Raised arterial pressure, i.e., ≥140/90 mm of HgRaised plasma triglyceride (≥ 150 mg/dl) and/or low HDL-C (<35 mg/dl in men and <39 mg/dl in women)Central obesity, i.e., waist/hip ratio (WHR) >0.9 in men and >0.85 in women and/or body mass index (BMI) >30 kg/m 2 Microalbuminuria, i.e., urinary albumin excretion rate ≥ 20 μgm/minute or albumin/creatine ratio ≥ 30 μgm/mg.

This definition further insisted on a need for a clear description of the essential components of the syndrome, along with data to support the relative importance of each component. These conditions seem to be highly technical and the definition is rather impracticable.

 European Group for Study of Insulin Resistance Definition



The European Group for Study of Insulin Resistance (EGIR) proposed a modification of the WHO definition, using the term insulin resistance syndrome rather than MS. [4] According to the EIGR definition the diagnostic criteria included elevated plasma insulin (>75 th percentile) plus two other factors from among the following:



Abdominal obesity: waist circumference (WC) ≥94 cm in men and ≥80 cm in womenHypertension: ≥140/90 mm of Hg or on antihypertensive treatmentElevated triglycerides (≥150 mg/dl) and/or reduced HDL-C (<39 mg/dl for both men and women) Elevated plasma glucose: impaired fasting glucose (IFG) or IGT, but no diabetes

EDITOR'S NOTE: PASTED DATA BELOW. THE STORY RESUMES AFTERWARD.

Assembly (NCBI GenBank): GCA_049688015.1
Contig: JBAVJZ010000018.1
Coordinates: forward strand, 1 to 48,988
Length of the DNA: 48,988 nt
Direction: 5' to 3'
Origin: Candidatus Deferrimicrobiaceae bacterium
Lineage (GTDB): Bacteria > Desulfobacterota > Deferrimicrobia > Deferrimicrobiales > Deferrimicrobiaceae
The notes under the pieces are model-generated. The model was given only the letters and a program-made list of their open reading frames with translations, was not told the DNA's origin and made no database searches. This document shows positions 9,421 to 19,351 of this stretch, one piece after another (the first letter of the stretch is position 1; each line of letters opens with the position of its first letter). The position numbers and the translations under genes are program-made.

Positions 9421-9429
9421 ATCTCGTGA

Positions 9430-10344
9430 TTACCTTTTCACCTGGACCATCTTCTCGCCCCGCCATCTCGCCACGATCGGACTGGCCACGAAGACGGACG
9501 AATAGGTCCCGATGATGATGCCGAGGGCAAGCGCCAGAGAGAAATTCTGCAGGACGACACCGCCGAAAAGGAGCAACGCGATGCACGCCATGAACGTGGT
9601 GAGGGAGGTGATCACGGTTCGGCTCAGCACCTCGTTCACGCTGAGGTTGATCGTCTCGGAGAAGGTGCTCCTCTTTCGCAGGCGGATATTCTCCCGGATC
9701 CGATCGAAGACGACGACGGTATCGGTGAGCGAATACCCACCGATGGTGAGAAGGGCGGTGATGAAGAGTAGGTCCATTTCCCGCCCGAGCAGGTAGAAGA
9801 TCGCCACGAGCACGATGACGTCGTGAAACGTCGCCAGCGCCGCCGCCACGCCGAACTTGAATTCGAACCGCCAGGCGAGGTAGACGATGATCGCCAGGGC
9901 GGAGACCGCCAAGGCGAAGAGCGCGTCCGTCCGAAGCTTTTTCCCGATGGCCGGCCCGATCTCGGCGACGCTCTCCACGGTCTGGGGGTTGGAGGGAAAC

Notably, EGIR focused more on abdominal obesity than did WHO, but in contrast to WHO, EGIR excluded patients with type 2 DM from their syndrome because insulin resistance was viewed primarily as a risk factor for diabetes.

This definition was followed by a simpler definition released by the National Cholesterol Education Program Adult Treatment Panel III (NCEP ATP III). [5]

 NCEP ATP III Definition



According to this definition, a subject has the MS if he or she has three or more of the following criteria:



Abdominal obesity: WC ≥102 cm in men and ≥88 cm in womenHypertriglyceridemia: ≥150 mg/dl (1.695 mmol/l) Low HDL-C: <40 mg/dl in men and <50 mg/dl in womenHigh blood pressure (BP): >130/85 mmHgHigh fasting glucose: >110 mg/dl